Identify the best possible consequences of this wish coming true and how that would make you feel. Savour it.
Identify the main obstacles within yourself, such emotions or habits that stand in the way of you fulfilling your wish. Do not shy away from them rather envision them as fully as you would your most favorable outcomes.
Create a specific plan for overcoming each obstacle that stands in your way of success. When you make this plan, try to be as specific, realistic and practical as possible.
The Science Supporting Mental Contrasting
Studies have found this approach to be far more effective than positive or negative thinking alone. People using mental contrasting have been found to exercise more, eat more vegetables, cultivate healthier relationships, and even recover from chronic back pain quicker (Stadler et al., 2009; Stadler et al., 2010; Houssais et al., 2013; Christiansen et al., 2010).
A Take Home Message
This article is not about abandoning all positive thought. Rather, it is about understanding that positive thinking is not the be-all, end-all solution to success. We consider positive thinking as a vague concept, and we may unknowingly hinder ourselves by neglecting its more nuanced nature.
It would seem that there are different types of positive thinking, and certain types, like fantasizing, may do us more harm than good. Likewise, there are distinct facets in negative thinking that may be more productive in helping us fulfill our wishes than we think. It is important, then, that we complement our positive expectations with the realistic, sometimes negative, mindfulness of the obstacles we face. This nuanced approach of mental contrasting thus offers us a more holistic and realistic way of fulfilling our wishes and achieving our goals.
Want more on Mental Contrasting?
If you’d like to learn more, you can get started with Gabriele Oettingen’s article featured in The New York Times. Oettingen has also written a book called, Rethinking Positive Thinking: Inside the New Science of Motivation.
If you’d like to learn more about how to implement WOOP, you can read about it on the official WOOP website. And for a closer look at the research behind mental contrasting, here is a list of publications.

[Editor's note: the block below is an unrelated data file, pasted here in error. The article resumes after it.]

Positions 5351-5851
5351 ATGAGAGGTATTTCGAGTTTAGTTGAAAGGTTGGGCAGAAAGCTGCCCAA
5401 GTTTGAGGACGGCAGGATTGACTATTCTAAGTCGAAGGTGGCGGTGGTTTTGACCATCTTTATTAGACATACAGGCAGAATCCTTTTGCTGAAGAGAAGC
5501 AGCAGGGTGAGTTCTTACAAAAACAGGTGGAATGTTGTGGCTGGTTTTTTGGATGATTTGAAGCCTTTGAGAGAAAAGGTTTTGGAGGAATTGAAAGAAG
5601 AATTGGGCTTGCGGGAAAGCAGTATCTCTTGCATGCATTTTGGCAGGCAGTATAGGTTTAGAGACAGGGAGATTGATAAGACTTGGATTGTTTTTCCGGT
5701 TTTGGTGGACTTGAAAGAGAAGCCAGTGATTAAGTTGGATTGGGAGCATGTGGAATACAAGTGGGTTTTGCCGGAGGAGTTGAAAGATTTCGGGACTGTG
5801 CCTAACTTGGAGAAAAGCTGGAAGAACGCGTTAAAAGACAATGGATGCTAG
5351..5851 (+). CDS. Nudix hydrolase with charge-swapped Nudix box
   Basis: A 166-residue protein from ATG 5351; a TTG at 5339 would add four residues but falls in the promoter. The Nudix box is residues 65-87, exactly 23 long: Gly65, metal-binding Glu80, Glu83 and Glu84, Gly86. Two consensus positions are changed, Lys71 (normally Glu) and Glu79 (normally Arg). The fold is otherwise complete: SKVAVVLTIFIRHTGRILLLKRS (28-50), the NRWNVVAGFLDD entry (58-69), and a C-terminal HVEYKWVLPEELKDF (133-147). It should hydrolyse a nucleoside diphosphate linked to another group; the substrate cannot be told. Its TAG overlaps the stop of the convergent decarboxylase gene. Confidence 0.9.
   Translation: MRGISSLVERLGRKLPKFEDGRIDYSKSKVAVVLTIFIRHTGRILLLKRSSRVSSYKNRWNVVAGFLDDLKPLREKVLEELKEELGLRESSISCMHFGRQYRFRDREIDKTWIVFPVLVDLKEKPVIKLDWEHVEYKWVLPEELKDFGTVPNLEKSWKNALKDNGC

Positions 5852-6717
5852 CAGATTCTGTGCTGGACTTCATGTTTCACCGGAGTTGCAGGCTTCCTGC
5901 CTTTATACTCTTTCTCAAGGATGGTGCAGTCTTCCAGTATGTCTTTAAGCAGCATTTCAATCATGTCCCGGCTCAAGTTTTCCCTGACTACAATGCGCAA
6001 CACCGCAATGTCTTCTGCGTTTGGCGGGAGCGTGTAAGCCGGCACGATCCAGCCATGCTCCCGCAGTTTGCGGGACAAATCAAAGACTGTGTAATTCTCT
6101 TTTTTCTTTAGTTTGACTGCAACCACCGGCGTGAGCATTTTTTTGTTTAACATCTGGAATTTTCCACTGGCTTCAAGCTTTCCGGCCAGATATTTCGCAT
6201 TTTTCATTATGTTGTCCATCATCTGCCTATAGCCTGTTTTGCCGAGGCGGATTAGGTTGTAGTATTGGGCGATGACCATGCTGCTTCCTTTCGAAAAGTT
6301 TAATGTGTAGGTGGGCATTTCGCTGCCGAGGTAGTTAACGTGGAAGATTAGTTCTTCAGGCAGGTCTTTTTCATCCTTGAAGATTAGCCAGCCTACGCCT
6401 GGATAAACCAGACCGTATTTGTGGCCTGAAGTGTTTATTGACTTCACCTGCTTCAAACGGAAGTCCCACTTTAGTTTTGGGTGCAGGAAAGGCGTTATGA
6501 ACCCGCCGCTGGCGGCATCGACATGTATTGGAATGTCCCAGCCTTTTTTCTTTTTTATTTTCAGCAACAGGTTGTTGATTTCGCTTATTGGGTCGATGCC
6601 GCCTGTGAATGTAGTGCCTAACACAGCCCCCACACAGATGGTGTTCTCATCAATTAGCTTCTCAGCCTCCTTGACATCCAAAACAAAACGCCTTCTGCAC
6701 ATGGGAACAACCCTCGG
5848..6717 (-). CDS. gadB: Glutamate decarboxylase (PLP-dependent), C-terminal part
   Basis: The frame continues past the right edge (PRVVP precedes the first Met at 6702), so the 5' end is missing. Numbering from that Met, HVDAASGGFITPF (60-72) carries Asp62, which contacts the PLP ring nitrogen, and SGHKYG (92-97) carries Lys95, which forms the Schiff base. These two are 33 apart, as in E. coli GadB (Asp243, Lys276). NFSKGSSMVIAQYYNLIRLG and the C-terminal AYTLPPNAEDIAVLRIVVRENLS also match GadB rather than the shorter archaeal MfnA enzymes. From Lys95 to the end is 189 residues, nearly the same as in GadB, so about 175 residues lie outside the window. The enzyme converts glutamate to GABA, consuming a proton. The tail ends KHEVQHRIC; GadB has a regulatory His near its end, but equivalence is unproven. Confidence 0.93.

Now it’s your turn to shine, what are you dreaming of and how do you plan to overcome the obstacles that stand in your way? We would love to hear your story in the comment box below.
Christiansen, S., Oettingen, G., Dahme, B., & Klinger, R. (2010). A short goal-pursuit intervention to improve physical capacity: A randomized clinical trial in chronic back pain patients. Pain, 149(3), 444-452. doi:10.1016/j.pain.2009.12.015
Get up and WOOP. (n.d.). Retrieved from http://woopmylife.org/new-page-3/
Houssais, S., Oettingen, G., & Mayer, D. (2012). Using mental contrasting with implementation intentions to self-regulate insecurity-based behaviors in relationships. Motivation and Emotion, 37(2), 224-233. doi:10.1007/s11031-012-9307-4
Kappes, H. B., & Oettingen, G. (2011). Positive fantasies about idealized futures sap energy. Journal of Experimental Social Psychology, 47(4), 719-729. doi:10.1016/j.jesp.2011.02.003
Oettingen, G., & Wadden, T. A. (1991). Expectation, fantasy, and weight loss: Is the impact of positive thinking always positive? Cognitive Therapy and Research, 15(2), 167-175. doi:10.1007/bf01173206
Oettingen, G. (2014, October 24). The Problem With Positive Thinking - The New York Times. Retrieved November 3, 2016, from http://www.nytimes.com/2014/10/26/opinion/sunday/the-problem-with-positive-thinking.html
Scheier, M. F., & Carver, C. S. (1993, February). On the Power of Positive Thinking: The Benefits of Being Optimistic. Current Directions in Psychological Science, 2(1), 26-30. doi:10.1111/1467-8721.ep10770572
Stadler, G., Oettingen, G., & Gollwitzer, P. (2011, July). Physical Activity in Women : Effects of a Self-Regulation Intervention. American Journal of Preventive Medicine, 36(1).
Stadler, G., Oettingen, G., & Gollwitzer, P. M. (2010). Intervention effects of information and self-regulation on eating fruits and vegetables over two years. Health Psychology, 29(3), 274-283. doi:10.1037/a0018644